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Friday, June 01, 2018

[C]oncerning these quakers (so caled)

Before Handmaid's Tale, there was Mary Dyer:

On June 1, 1660, at nine o'clock, Mary Dyer again set out from the jail for the gallows on Boston Common, surrounded by a strong military guard. As she stood upon the fatal ladder, she was told if she would return home, she might come down and save her life. " Nay," she replied, " I cannot ; for in obedience to the will of the Lord God I came, and in his will I abide faithful to the death."

Captain John Webb, the commander of the military, said to her that she had been there before, and had the sentence of banishment on pain of death, and had broken the law in coming again now, as well as formerly, and therefore she was guilty of rer own blood. " Nay," she replied, " I came to keep blood-guiltiness from you, desiring you to repeal the unrighteous and unjust law of banishment upon pain of death, made against the innocent servants of the Lord, therefore my blood will be required at your hands who wilfully do it ; but for those that do it in the simplicity of their hearts, I do desire the Lord to forgive them. I came to do the will of my Father, and in obedience to his will I stand even to the death."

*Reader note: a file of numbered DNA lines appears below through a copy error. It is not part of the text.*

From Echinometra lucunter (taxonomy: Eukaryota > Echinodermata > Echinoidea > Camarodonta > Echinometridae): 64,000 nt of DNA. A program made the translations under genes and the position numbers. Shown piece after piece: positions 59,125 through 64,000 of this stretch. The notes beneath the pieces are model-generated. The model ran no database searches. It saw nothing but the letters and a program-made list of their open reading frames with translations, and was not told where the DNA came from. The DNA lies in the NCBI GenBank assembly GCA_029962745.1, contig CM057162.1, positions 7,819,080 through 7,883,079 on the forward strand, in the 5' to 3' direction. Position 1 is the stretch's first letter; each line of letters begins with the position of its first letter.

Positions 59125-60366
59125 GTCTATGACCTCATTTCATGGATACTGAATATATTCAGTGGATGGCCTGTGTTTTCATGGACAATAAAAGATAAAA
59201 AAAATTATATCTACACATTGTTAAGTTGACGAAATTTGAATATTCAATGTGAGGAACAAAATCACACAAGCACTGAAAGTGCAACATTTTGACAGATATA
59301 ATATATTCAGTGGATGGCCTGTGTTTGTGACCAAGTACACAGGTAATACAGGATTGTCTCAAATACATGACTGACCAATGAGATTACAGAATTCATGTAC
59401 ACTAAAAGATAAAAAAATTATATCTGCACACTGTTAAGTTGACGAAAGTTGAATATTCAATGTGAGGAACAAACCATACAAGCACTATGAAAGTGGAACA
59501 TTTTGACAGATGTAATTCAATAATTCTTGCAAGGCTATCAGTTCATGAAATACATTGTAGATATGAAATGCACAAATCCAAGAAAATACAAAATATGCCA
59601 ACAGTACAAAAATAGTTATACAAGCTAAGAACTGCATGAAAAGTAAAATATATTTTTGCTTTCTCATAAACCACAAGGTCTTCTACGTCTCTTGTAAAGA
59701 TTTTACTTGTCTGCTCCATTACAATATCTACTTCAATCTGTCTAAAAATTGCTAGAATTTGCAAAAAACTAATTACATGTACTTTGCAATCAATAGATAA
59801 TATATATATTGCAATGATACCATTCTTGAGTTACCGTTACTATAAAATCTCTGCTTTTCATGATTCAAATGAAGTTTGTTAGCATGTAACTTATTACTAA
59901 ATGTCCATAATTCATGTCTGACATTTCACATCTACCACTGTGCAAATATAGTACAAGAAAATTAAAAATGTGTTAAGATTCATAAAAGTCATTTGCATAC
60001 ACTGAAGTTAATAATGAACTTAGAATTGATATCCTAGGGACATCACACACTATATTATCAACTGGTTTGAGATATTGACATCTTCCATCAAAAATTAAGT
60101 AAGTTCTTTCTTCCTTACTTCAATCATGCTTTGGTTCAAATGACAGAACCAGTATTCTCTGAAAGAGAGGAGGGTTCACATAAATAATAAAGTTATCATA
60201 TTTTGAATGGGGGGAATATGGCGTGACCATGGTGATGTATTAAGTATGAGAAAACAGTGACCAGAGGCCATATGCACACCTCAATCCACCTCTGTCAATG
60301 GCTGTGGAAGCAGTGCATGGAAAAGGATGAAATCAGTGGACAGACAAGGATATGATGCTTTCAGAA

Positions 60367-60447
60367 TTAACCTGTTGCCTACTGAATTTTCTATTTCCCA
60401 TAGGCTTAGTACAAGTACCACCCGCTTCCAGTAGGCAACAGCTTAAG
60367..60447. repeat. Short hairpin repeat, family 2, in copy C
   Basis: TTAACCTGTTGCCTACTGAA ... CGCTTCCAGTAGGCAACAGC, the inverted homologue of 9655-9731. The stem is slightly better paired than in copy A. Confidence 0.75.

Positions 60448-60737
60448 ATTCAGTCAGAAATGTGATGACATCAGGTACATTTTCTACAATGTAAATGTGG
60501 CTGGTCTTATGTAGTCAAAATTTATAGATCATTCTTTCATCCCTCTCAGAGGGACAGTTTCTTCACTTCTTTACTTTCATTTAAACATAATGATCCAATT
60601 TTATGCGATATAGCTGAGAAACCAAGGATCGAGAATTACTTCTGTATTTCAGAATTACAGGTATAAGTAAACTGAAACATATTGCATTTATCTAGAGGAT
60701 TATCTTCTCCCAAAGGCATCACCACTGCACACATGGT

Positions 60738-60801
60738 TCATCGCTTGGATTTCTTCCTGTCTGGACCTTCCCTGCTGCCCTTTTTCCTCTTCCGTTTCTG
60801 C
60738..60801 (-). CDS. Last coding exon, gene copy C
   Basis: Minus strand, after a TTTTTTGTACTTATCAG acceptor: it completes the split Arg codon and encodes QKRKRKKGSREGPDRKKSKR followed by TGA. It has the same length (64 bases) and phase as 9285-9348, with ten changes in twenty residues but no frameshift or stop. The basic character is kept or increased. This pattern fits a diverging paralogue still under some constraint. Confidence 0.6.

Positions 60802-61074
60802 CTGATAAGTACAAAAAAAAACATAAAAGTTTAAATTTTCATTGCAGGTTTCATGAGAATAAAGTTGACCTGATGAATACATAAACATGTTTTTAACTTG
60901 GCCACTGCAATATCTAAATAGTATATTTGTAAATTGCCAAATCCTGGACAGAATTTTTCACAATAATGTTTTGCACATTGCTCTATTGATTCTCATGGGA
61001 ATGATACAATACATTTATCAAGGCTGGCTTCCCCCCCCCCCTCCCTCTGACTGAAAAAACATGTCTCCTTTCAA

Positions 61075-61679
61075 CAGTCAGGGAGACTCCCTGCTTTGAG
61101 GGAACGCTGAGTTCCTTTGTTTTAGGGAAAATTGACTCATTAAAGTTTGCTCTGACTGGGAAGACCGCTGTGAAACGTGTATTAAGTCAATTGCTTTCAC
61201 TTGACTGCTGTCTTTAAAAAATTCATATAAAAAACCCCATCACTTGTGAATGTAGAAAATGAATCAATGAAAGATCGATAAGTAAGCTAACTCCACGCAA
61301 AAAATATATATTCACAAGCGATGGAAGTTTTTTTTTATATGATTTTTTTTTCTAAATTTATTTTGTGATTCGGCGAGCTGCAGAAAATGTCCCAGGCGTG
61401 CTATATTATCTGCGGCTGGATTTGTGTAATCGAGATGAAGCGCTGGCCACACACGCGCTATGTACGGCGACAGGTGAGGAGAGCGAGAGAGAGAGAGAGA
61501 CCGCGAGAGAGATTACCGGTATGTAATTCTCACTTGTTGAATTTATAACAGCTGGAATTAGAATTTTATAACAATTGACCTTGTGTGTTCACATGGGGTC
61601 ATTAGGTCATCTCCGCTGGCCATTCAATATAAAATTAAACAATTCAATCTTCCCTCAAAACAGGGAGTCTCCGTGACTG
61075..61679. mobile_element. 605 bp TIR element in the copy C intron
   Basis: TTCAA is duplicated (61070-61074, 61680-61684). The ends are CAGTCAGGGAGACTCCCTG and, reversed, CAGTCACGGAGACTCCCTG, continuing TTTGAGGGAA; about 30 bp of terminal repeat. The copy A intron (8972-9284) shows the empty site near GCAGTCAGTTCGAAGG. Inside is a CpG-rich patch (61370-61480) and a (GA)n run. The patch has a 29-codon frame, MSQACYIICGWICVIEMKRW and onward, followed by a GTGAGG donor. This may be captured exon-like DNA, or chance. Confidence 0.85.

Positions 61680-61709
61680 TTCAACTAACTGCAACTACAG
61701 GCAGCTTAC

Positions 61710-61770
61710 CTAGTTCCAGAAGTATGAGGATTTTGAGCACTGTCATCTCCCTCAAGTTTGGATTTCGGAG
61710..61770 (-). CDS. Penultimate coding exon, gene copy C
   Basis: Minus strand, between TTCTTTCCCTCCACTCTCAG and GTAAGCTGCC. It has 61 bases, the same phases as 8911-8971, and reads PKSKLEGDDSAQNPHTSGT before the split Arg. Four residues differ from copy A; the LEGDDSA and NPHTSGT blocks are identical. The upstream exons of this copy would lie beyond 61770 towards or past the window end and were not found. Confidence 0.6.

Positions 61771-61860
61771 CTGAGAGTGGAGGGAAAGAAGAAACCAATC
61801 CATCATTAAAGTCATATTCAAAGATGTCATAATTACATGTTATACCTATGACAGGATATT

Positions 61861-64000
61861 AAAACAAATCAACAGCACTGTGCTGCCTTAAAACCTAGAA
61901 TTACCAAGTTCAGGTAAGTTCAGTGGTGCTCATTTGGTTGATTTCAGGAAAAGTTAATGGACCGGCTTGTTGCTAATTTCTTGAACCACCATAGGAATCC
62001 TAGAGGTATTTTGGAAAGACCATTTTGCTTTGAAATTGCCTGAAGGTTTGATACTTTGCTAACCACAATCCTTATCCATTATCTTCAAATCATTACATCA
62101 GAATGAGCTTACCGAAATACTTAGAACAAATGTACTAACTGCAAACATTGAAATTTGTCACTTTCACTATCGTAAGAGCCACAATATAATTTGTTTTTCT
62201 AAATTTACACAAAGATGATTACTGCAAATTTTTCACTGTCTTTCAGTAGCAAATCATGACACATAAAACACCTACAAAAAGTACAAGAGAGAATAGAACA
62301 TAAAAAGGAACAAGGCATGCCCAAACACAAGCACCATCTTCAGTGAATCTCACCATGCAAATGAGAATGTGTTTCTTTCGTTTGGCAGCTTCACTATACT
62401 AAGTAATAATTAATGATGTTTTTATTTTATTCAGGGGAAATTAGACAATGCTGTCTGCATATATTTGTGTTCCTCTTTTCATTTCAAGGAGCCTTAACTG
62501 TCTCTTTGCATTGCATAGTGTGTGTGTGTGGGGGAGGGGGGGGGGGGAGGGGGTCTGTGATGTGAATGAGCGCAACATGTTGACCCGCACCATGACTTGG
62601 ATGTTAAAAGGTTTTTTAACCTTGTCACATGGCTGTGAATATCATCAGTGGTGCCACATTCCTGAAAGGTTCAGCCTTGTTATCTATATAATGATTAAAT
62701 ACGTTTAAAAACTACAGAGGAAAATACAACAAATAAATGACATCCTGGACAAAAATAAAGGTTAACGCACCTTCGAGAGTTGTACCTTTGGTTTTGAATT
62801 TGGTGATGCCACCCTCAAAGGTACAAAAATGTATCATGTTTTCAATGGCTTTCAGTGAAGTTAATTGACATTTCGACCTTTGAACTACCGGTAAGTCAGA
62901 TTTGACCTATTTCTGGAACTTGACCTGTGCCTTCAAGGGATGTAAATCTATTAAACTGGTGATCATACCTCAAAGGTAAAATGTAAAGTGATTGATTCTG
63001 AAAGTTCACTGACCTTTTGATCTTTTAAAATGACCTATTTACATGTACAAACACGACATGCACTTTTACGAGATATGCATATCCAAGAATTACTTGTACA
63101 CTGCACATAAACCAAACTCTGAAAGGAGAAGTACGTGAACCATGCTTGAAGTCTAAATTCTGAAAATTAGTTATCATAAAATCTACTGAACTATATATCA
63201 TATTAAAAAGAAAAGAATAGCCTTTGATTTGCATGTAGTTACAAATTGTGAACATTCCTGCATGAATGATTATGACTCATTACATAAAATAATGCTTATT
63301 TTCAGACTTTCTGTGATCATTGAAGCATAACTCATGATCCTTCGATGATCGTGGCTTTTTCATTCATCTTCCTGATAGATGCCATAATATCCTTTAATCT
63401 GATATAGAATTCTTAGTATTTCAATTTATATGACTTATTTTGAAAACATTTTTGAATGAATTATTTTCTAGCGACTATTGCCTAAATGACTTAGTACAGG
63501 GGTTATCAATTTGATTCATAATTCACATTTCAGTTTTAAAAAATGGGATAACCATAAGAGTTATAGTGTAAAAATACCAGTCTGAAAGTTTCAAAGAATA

Then her old Puritan pastor, the Rev. Mr. Wilson, bade her repent, and be not so deluded and carried away by the deceit of the devil. To which she replied, "Nay, man, I am not now to repent."
...
And more she spake of the eternal happiness into which she was about to enter; and then, without tremor or trepidation, she was swung off, and the crown of martyrdom descended upon her head. Thus died brave Mary Dyer. Her remains were buried on Boston Common, and there they now rest in an unknown grave.

Wonder if this gave Kevin Williamson his edgy ideas...

ntodd

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June 1, 2018 in Conscience | Permalink

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